OSHA hits ‘home run’ for rail workers
CLEVELAND, January 15 — The U.S. Department of Labor’s Occupational Safety and Health Administration (OSHA) announced today that the agency has signed an accord with BNSF Railway Co. (BNSF), under which the railroad has agreed to voluntarily revise several personnel policies that OSHA alleged violated the whistleblower protection provisions of the Federal Railroad Safety Act (FRSA) and discouraged workers from reporting on-the-job injuries.
“Protecting America’s railroad workers who report on-the-job injuries from retaliation is an essential element in OSHA’s mission. This accord makes significant progress toward ensuring that BNSF employees who report injuries do not suffer any adverse consequences for doing so,” said Assistant Secretary of Labor for Occupational Safety and Health Dr. David Michaels in speaking for the agency. “It also sets the tone for other railroad employers throughout the U.S. to take steps to ensure that their workers are not harassed, intimidated or terminated, in whole or part, for reporting workplace injuries.”
The major terms of the accord include:
• Changing BNSF’s Policy for Employee Performance Accountability (“PEPA”) so that injuries no longer play a role in determining the length of an employee’s probation period following a record suspension for a serious rule violation; this has led to reductions in probation periods for at least 136 employees who had been injured on-the-job.
• Eliminating the railroad’s Personal Performance Index (“PPI”), which was used to assigned points to employees who sustained on-the-job injuries.
• Revising the Carrier’s Employee Review Process (“ERP”) so that work-related injuries no longer will be the basis for enrolling employees in the program, leading to the removal of 400 workers from the ERP.
• Instituting a higher level review by the railroad’s upper management and legal department for cases in which an employee reports an on-duty personal injury and also is assessed discipline related to the incident.
• Implementing a program to teach BNSF managers and labor relations and human resources professionals about their responsibilities under the FRSA as part of their annual supervisor certification.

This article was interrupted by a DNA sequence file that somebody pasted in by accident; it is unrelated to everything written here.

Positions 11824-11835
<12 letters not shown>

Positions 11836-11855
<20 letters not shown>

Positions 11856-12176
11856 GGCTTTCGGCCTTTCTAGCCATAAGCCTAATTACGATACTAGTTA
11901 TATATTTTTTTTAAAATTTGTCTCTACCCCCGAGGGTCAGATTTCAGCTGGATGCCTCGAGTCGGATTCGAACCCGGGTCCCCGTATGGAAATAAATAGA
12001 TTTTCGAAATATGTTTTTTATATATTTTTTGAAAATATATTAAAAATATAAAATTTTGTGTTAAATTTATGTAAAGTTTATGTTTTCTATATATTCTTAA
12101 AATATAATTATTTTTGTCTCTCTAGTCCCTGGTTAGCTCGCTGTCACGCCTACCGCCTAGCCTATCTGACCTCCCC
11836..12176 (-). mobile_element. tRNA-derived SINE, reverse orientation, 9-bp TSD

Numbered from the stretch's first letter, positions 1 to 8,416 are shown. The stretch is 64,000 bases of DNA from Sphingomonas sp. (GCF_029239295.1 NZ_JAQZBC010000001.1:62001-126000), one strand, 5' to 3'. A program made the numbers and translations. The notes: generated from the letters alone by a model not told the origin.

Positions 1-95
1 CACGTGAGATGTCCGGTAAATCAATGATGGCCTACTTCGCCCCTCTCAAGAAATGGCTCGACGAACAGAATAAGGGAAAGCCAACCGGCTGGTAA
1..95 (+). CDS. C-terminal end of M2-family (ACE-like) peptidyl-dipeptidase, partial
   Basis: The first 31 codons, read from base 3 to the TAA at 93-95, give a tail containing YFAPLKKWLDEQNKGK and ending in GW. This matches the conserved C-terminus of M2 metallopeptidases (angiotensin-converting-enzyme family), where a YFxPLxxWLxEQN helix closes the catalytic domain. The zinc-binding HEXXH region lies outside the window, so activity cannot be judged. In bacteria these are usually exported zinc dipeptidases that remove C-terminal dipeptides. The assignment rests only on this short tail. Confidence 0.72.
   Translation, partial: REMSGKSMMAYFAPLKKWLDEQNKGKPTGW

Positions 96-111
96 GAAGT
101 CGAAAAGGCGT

The railroad also has agreed to make settlement offers in three dozen cases in which an employee filed a whistleblower complaint with OSHA claiming harm from one or more of the above policies.
“Ensuring that employees can report injuries or illnesses without fear of retaliation is crucial to protecting worker safety and health,” added Dr. Michaels. “If employees do not feel free to report injuries or illnesses, the employer’s entire workforce is put at risk because employers do not learn of and correct dangerous conditions that have resulted in injuries.”
BLET National President Dennis R. Pierce hailed the accord as a significant victory for BLET members and all rail workers. “We have worked closely with Dr. Michaels on problems involving this Carrier and others,” Pierce said. “Dr. Michaels and his team have distinguished themselves with this accord, and are to be congratulated. This is a home run for all railroad workers.
“It is also noteworthy that the Carrier stepped up to the plate and agreed to these long-overdue reforms,” Pierce added. The National Division will continue to work with OSHA so that we can leverage today’s accord from property to property for the benefit of each BLET member.”
OSHA reports that it has received over 1,200 whistleblower complaints by railroad workers between August 2007 and September 2012, which is higher than for all other whistleblower protection statutes enforced by the agency, except one. In addition, the agency says that over 60% of rail worker whistleblower complaints allege retaliation for reporting an on-the-job injury.
Click here to read, print or download the OSHA–BNSF accord.
Tuesday, January 15, 2013
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